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New IoT security bill passes the House with bipartisan support

By Max Burkhalter
September 22, 2020

The internet of things has become near-ubiquitous in businesses and households across the U.S., raising questions about the security of devices that possess this functionality. IoT products that are able to connect to the internet may offer a new level of convenience and efficiency, but they also come with a deluge of cyber security concerns.

For one, there are currently no industry standards for this branch of technology, and many end users are unaware of how the devices can be leveraged to steal personal information. Factory settings are another key issue — using the Shodan search engine, hackers can collect detailed information on active, internet-connected devices. Once identified, malicious actors can use default login credentials to gain access and control over unsecured endpoints.

Bipartisan IoT bill seeks to enhance federal network security
Back in March 2018, Lt. Gen. Robert Ashley, director of the Defense Intelligence Agency, spoke with the Senate Armed Services Committee about emerging cyber risks. According to Ashely, one of the biggest threats to national security is the exploitation of "our weakest technology components: mobile devices and the internet of things." Alongside brute-force attacks, these components are vulnerable to social engineering operations, and these intrusions can lead to data leaks and the theft of intellectual property.

Digital representation of governmentProtecting vulnerable IoT devices has become a matter of national security.

To offset these risks, a group of bipartisan lawmakers began drafting a new IoT security bill that would set minimum standards for any devices connected to federal networks. This bill, named The IoT Cybersecurity Improvement Act, gained support from both sides of the aisle and was officially passed by the House on September 14, 2020. The bill is currently waiting for a Senate floor vote before it can make its way to the president's desk. Once passed, the bill will enact the following provisions:

  • Creating best practices for IoT device security: The National Institute of Standards and Technology plays a key role in protecting U.S. infrastructure and citizens from cybersecurity threats. If passed, the IoT security bill would require the NIST to create a set of best practices for any device with internet connectivity that is used on federal networks. Once these standards are set, the Office of Management and Budget will be responsible for creating guiding resources to help federal agencies meet or exceed the NIST's recommendations.
  • Streamlining vulnerability disclosures: Every piece of hardware and software must be continually patched to prevent hackers from leveraging code-level bugs, outdated firmware and zero-day exploits. The IoT Cybersecurity Improvement Act would require the Department of Homeland Security to publish guidance on "coordinated vulnerability disclosures" related to agency devices. This will allow greater collaboration between the NIST, federal agencies, third-party vendors and other external partners involved in managing or patching IoT devices.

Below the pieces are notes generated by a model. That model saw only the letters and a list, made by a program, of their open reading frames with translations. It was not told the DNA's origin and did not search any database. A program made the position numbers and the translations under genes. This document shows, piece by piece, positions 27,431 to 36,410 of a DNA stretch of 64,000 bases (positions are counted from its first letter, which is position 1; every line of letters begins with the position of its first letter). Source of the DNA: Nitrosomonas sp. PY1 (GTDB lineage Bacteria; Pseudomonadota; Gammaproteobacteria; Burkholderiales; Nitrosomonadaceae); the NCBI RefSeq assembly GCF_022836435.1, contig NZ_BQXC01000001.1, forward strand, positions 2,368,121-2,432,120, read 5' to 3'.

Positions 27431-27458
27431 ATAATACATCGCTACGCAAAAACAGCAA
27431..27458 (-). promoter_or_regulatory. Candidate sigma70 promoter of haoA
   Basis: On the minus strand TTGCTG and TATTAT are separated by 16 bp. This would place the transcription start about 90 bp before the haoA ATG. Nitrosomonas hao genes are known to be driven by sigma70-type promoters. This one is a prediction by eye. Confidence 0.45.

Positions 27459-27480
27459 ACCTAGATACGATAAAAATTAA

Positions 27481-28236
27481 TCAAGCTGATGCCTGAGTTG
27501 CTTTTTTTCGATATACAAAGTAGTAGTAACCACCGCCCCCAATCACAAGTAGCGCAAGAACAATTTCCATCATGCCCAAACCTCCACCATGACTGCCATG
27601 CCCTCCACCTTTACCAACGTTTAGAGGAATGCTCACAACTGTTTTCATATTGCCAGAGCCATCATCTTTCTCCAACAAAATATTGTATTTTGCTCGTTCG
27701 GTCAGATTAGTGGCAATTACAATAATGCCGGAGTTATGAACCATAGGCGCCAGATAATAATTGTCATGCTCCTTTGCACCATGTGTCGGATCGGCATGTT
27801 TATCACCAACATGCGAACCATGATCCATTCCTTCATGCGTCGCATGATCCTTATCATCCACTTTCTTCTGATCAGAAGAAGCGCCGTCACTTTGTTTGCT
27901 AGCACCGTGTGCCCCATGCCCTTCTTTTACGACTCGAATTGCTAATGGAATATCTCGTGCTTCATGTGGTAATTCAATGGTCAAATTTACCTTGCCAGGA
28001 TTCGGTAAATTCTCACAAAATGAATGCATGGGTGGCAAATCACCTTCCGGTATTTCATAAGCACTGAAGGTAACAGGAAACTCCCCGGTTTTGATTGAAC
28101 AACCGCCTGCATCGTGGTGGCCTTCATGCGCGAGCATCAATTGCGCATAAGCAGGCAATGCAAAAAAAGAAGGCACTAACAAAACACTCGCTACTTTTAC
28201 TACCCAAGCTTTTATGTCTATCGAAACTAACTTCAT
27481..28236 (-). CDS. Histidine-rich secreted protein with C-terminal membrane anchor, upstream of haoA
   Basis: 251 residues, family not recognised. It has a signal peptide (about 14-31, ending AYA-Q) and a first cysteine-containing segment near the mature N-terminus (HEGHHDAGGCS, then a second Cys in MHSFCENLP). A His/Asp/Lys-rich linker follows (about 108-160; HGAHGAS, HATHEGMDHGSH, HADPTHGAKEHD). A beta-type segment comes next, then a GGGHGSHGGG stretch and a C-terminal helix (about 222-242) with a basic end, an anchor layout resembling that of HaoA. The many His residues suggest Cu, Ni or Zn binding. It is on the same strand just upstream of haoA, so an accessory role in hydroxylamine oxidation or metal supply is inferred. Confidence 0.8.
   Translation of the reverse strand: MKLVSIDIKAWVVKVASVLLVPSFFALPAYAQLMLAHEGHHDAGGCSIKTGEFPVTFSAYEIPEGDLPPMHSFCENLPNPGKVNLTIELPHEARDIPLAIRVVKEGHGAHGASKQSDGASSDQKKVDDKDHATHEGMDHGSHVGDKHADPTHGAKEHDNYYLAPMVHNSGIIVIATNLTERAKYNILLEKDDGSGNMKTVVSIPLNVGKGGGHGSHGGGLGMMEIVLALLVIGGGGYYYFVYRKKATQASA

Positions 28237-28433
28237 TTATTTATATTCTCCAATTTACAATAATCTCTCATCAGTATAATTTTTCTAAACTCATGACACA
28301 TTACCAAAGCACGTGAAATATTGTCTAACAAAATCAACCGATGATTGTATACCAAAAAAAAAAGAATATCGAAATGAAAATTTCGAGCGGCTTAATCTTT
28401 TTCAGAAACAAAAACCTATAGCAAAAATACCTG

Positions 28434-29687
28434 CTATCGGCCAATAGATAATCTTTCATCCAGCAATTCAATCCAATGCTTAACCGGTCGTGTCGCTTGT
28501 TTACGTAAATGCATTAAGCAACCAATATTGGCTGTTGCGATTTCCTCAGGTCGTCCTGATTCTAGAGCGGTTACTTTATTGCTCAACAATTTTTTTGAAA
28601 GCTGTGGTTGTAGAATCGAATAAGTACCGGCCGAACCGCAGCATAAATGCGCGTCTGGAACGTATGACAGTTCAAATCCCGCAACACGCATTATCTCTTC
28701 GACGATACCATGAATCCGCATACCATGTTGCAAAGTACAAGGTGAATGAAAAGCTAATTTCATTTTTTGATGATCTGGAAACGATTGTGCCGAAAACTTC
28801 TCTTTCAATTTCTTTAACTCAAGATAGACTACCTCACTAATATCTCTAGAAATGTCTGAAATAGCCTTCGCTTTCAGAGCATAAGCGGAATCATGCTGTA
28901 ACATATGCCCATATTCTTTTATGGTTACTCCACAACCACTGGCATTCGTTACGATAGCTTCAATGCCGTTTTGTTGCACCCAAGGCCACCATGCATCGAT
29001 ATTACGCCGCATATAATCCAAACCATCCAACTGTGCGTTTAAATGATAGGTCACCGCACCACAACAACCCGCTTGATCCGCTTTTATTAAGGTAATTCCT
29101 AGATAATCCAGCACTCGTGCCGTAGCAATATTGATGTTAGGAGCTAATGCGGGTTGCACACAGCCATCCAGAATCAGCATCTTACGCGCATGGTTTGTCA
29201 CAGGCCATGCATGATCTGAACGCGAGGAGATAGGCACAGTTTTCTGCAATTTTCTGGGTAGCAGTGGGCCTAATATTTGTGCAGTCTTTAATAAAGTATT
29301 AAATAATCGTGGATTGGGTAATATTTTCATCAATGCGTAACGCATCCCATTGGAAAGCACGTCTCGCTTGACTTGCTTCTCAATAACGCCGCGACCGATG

• Limiting IoT devices that can be purchased by the federal government: The IoT security bill also limits the internet-connected devices that the federal government can purchase and deploy. Any device that does not meet the NIST's minimum security standards should be prevented from connecting to federal networks. Of course, this will require researchers to perform a comprehensive assessment of all the technologies currently in use. Those that fall short of the NIST's guidelines will likely be replaced with more secure alternatives.

While the IoT security bill is aimed at protecting federal networks, many are hopeful that this legislation marks a turning point for consumers and businesses as well. Once the NIST has created clear standards for the secure development, identity management and patching of internet-connected devices, IoT manufacturers may start incorporating these guidelines into their products.

Built-in security standards for commercial IoT devices
As it stands, consumer and business IoT are highly vulnerable to exploitation due to the lack of unified standards. With an estimated 20.8 billion connected devices set to be in use by the end of 2020, according to research from Gartner, there's a growing concern that technological innovation will outpace cybersecurity protections. This issue is especially stark for enterprises that manage large IoT ecosystems, as it can be difficult to bring every device under one, simplified security framework. As Kaspersky Labs explained, businesses should take the following steps to secure IoT devices while waiting for NIST to set standards on commercial products:

  • Closely monitor all mobile devices, including smartphones, tablets and wearable IoT
  • Set up automated antivirus updates and patching schedules
  • Ensure all IoT devices have strong login credentials
  • Integrate end-to-end encryption to protect data in transit
  • Disable any unused features on devices to prevent remote access attacks

Alongside these IoT management tips, it's also important for businesses to have reliable networking equipment that can keep data flowing when it matters most. That's why Perle offers industrial-grade connectivity tools that can help companies create a secure IoT environment. Our LTE Routers can help minimize downtime and bring distributed sites online faster.

To learn more, explore our customers' success stories.


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